GODSTICKS – This Is What a Winner Looks Like (Album Review)

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Godsticks’ prior album, 2020’s Inescapable,found the celebrated English ensemble successfully introducing more inviting arrangements and welcoming melodies into their dynamic brand of heavy prog rock/metal. Despite still being quite aggressive and intricate at times, follow-up “This Is What a Winner Looks Like” logically doubles down on that chemistry, resulting in their most immediately enjoyable and tuneful record to date.

Reflecting on how the COVID-19 pandemic affected their work, front-man Darran Charles explains: “[E]very band and their dog were writing and releasing new music. For me though, it was the least creative time in my entire life.” Fortunately, being able to perform live reinvigorated the whole band’s imagination and determination, and by dividing up artistic duties more than ever, Godsticks crafted their most collaborative LP yet. 

As for the cover art, designer Richard Beeching reflects: “The band and I agreed we needed a visually engaging sleeve to match the album’s strong title, but nothing too literal.  Something just about abstract enough to allow the audience to make of it what they will.  Our primate fits the bill nicely.” Indeed, there connection between the lead image and the name of the record makes It arrestingly bold and humorous.

Opener “If I Don’t Take It All” instantly embodies the sequence’s emphasis on fetching accessibility, Written about “the struggles we all face every day and overcoming them – whether it’s something a bit more dramatic and harrowing . . . or the more personal, inner battles that every one of us will have to face,” its subtle electronic coatings enhance what’s already a highly catchy piece instrumentally and vocally. Charles sings with poppy defiance and confidence over grungy guitar chords and steadfast rhythms, so it’s a perfect blend of nuanced style and traditional structure.

“This Is What A Winner Looks Like” Artwork

Naturally, a few subsequent tracks—“This Is My New Normal,” “Don’t Say A Word to Me,” and closer “Wake Up”—largely fit into the same box while featuring enough original elements to feel distinctive and rewarding. There are even a couple of compositions (“Mayhem” and “Throne”) that tap into the prog metal gruffness of, say, Periphery and Karnivool.

That said, much of the collection broaches lighter and gentler territories, too.

For instance, “Eliminate and Repair” and ‘’Devotion Made to Offend” are built upon morose guitar patterns, pained vocal harmonies, and crestfallen lyricism. They’ve got plenty of punch as well, but much of their duration is introspectively moody and unassuming. On the other hand, ‘’Silent Saw” and “Lying” evoke Radiohead and The Pineapple Thief with their synthy atmospheres, pleasing rock timbres, and delicate ponderings.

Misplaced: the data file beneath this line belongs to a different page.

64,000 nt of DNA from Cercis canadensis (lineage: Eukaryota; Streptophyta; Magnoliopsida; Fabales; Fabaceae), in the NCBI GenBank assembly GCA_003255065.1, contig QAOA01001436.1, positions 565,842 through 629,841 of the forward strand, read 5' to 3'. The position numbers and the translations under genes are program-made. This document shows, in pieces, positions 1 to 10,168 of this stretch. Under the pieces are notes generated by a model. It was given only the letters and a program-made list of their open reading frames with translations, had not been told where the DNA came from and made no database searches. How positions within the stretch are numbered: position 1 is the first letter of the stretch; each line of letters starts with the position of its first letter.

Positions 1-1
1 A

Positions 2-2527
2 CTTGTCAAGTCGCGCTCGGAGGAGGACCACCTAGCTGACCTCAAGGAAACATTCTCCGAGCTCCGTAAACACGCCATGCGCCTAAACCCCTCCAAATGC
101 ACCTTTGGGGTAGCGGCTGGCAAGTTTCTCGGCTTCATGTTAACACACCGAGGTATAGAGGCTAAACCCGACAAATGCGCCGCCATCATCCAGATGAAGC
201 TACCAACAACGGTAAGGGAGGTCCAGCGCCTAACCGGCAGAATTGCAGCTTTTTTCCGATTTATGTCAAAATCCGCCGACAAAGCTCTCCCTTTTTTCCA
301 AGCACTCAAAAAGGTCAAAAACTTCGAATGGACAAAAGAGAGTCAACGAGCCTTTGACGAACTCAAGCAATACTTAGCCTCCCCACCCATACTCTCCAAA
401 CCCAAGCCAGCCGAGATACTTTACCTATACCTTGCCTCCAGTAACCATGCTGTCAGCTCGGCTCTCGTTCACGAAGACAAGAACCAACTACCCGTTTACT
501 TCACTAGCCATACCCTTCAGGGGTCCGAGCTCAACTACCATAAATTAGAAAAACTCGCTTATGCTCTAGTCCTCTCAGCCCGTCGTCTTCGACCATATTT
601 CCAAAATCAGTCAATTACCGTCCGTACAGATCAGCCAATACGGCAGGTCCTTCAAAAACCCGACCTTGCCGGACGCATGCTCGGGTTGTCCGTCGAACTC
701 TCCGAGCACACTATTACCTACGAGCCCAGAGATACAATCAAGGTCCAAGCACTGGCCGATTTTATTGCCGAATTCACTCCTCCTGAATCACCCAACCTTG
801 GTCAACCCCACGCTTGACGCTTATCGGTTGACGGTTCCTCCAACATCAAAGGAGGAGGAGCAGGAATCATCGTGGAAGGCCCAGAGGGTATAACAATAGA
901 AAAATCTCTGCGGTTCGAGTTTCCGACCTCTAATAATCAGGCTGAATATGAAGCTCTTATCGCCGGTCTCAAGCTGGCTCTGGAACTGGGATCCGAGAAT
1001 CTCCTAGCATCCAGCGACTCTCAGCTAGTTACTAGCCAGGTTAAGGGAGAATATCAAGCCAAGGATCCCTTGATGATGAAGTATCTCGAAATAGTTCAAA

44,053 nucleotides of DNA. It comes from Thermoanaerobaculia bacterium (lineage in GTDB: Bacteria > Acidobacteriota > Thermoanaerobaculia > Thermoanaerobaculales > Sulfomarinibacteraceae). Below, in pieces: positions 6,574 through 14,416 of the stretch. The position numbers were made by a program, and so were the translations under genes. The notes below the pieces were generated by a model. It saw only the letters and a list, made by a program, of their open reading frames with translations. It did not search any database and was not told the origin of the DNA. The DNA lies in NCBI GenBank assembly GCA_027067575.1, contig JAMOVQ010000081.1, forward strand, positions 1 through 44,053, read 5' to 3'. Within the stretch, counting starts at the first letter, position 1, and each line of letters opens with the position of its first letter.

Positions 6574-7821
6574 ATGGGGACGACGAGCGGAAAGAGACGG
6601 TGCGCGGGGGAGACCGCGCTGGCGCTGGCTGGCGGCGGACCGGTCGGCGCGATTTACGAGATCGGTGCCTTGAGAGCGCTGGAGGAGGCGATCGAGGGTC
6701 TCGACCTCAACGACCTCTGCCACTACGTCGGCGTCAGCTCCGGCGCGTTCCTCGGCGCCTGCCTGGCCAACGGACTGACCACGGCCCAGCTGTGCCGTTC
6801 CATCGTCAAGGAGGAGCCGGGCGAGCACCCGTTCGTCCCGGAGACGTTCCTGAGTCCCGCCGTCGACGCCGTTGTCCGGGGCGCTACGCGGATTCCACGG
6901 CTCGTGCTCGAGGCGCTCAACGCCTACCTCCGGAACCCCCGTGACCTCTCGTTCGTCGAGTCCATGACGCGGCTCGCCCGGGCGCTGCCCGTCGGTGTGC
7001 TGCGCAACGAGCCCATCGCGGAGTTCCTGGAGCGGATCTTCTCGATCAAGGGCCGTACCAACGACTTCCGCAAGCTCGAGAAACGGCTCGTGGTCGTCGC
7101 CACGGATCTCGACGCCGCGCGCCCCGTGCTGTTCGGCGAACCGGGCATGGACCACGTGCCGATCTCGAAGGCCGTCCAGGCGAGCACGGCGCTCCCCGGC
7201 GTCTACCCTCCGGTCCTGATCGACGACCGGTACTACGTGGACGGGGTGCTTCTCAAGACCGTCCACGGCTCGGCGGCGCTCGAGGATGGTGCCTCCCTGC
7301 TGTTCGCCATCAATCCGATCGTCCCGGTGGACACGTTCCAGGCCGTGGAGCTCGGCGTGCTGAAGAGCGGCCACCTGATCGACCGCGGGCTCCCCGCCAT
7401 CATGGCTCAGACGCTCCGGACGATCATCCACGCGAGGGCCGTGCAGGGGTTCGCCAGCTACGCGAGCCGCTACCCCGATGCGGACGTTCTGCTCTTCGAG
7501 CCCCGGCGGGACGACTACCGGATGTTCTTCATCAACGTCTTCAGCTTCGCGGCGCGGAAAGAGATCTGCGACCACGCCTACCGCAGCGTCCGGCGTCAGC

Whether or not “This Is What a Winner Looks Like” is better than its predecessors is difficult to say, as fans who adore Godsticks’ more experimental and gruff earlier days will find less of that here. In contrast, listeners who’ve enjoyed their increasingly focused and commercially viable trajectory will almost certainly see it as the best of the bunch. In any case, “This Is What a Winner Looks Like” represents another superb balance of freshness and familiarity, allowing the group to revise their formula once again without losing much — if any — of their core identity.

Release Date: May 26th, 2023
Record Label: Kscope
Genre: Progressive Rock/Metal


  • Darran Charles / Lead Vocals, guitars, keys
  • Dan Nelson / Bass
  • Gavin Bushell /Guitar
  • Tom Price / Drums

“This Is What a Winner Looks Like” Track-list:

1. If I Don’t Take It All
2. Eliminate and Repair
3. This Is My New Normal
4. Devotion Made to Offend
5. Silent Saw
6. Throne
7. Don’t Say A Word To Me
8. Mayhem
9. Lying
10. Wake Up

Order “This Is What a Winner Looks Like” HERE

9.0 Excellent

“This Is What a Winner Looks Like” is Godsticks’ most immediately enjoyable and tuneful record to date, with the group cleverly yet subtly revising their formula without losing much—if any—of their core identity

  • Songwriting 9
  • Musicianship 9
  • Originality 8.5
  • Production 9.5

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